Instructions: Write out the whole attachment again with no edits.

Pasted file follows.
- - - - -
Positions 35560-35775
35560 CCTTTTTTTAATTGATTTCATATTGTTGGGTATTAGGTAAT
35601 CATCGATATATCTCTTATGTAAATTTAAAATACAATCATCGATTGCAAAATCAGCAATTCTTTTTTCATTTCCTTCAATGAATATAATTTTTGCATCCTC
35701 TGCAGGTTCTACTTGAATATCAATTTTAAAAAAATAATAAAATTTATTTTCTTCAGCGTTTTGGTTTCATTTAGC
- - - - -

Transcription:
Positions 35560-35775
35560 CCTTTTTTTAATTGATTTCATATTGTTGGGTATTAGGTAAT
35601 CATCGATATATCTCTTATGTAAATTTAAAATACAATCATCGATTGCAAAATCAGCAATTCTTTTTTCATTTCCTTCAATGAATATAATTTTTGCATCCTC
35701 TGCAGGTTCTACTTGAATATCAATTTTAAAAAAATAATAAAATTTATTTTCTTCAGCGTTTTGGTTTCATTTAGC